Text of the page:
Thinking About Buying a Business? Some Things to Consider
When clients first come to KKC to discuss their intended purchase of a business, the conversation usually starts with the following question from the attorney that they are meeting with: “Are you buying the ownership interest in the business (i.e. the stock for a corporation or the LLC membership interest for an LLC), or are you buying the assets of the business?” For many clients the response is a somewhat confused look on their face because the difference between purchasing the assets of the business as opposed to purchasing the business entity is not something that they had considered. The reality is that whether the purchaser is buying the business assets or the business entity itself is a critical first question that should be discussed with an attorney and a CPA as early on in the process as possible. For the purpose of this newsletter, the purchase of the business entity will be referred to as a “Stock Purchase” (although it could also apply to the purchase of an ownership interest in an LLC), and the purchase of a business’ assets will be referred to as an “Asset Purchase.”
Whether the transaction is structured as a Stock Purchase versus an Asset Purchase will likely have significant tax implications for the buyer and the seller. As a result, the purchase price that the seller is willing to accept may be different for a Stock Purchase than for an Asset Purchase. For example, a seller of a business may be able to have the sale proceeds taxed at a lower capital gains rate if the transaction is structured as a Stock Purchase as opposed to an Asset Purchase. For this reason, sellers often prefer Stock Purchases over Asset Purchases.
Although a Stock Purchase may provide some tax benefits to the seller, that structure can create issues for the buyer. With a Stock Purchase, the buyer inherits all of the liabilities of the seller’s business including those that arise from the operation of the business prior to the buyer owning the business. This could include liability for unpaid debts or state and federal taxes as well as liability for any third-party claims. Third-party claims could include a wide variety of claims, such as claims by employees for discrimination, claims by individuals injured on the business premises, product liability claims for products sold by the business, or even claims of infringement of intellectual property rights, just to name a few. Although some of the risks associated with these claims can be mitigated through proper insurance coverage, obtaining tax clearance letters from the State of Connecticut, and a proper due diligence investigation of the business being purchased, the risks that remain often outweigh the tax benefits for a seller, and for that reason the majority of transactions are structured as Asset Purchases. Additionally, with an Asset Purchase there may be some tax benefits to the buyer, such as the ability to further depreciate the acquired assets, that may not be available with a Stock Purchase.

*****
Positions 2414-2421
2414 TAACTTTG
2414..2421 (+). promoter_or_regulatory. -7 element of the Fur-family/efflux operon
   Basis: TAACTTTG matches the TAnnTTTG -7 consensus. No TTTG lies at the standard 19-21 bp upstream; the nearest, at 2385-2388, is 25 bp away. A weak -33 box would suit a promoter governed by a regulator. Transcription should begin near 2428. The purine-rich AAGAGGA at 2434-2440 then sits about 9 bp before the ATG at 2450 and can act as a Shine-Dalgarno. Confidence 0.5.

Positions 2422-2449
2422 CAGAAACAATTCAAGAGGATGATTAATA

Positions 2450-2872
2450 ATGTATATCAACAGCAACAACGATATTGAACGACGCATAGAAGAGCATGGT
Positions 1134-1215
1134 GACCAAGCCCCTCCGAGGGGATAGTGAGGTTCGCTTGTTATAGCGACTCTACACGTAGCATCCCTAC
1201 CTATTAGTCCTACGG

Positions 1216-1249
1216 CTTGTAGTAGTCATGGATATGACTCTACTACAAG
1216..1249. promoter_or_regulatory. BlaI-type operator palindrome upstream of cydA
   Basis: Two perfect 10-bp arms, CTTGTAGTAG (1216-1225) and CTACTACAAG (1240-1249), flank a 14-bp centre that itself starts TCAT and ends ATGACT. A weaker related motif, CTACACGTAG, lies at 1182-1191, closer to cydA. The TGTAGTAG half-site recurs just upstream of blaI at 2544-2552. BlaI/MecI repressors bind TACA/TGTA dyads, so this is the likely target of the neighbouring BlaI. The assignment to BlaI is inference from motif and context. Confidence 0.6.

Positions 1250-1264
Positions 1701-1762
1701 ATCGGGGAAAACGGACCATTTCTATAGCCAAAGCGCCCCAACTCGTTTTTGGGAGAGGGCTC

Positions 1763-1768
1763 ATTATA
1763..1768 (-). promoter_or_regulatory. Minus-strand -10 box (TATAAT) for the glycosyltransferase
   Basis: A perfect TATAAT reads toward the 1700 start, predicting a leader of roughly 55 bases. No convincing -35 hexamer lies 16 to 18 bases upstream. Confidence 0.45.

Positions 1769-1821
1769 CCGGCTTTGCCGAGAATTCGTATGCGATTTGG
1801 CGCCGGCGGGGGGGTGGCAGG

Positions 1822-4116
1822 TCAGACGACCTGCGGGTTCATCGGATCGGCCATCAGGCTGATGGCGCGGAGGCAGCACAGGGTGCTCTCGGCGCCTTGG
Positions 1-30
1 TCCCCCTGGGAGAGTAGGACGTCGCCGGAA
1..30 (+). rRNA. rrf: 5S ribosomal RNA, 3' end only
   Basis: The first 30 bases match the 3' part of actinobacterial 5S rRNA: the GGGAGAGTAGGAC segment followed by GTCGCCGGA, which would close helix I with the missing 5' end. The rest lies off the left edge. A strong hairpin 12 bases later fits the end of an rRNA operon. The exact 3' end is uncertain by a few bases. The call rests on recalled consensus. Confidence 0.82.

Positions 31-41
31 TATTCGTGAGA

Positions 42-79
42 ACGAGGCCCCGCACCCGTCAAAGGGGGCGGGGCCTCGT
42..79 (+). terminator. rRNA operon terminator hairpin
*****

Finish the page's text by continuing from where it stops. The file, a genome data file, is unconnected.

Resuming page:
In addition to the potential tax and liability considerations, a purchaser of a business will also need to determine what, if any, licenses or permits are required for the operation of the business that is intended to be purchased. Very often these licenses are not transferable from the seller to the buyer if the transaction is structured as an Asset Purchase, and therefore the buyer may have to weigh the potential risks of a Stock Purchase and the costs and delay in obtaining new licenses and permits for the business. An attorney can assist in determining what licenses and permits the business needs to operate as well as assist in obtaining those licenses and permits.
Some additional considerations for the buyer of a business that we discuss with our clients are:
- Does the business operate out of a leased space? If so, will you need a new lease, or can you (do you want to) assume the existing lease? How much time is remaining on the existing lease term? If the lease is to be assumed, are there any options to extend the term of the lease?
- Are there any “key” employees of the business that is being acquired? If so, how will those employees be retained after the business is purchased?
- Are there any “key” customers of the business, and is there anything that can be done to ensure that those customers remain customers of the business after it is acquired?
- Does the business receive a substantial amount of its revenue from government contracts or set-aside programs (small or minority-owned businesses, for example) and if so, will the buyer be able to retain those contracts after the purchase?
- Will there be any financing involved in the purchase transaction and if so, what are the bank’s requirements for financing the transaction?
- Has your CPA reviewed the target company’s financial statements and advised you as to the value of the business?
These are just a few of the things that need to be contemplated and addressed when thinking about buying a business. If you are considering buying a business, speak to your accountant and an attorney in KKC’s business department.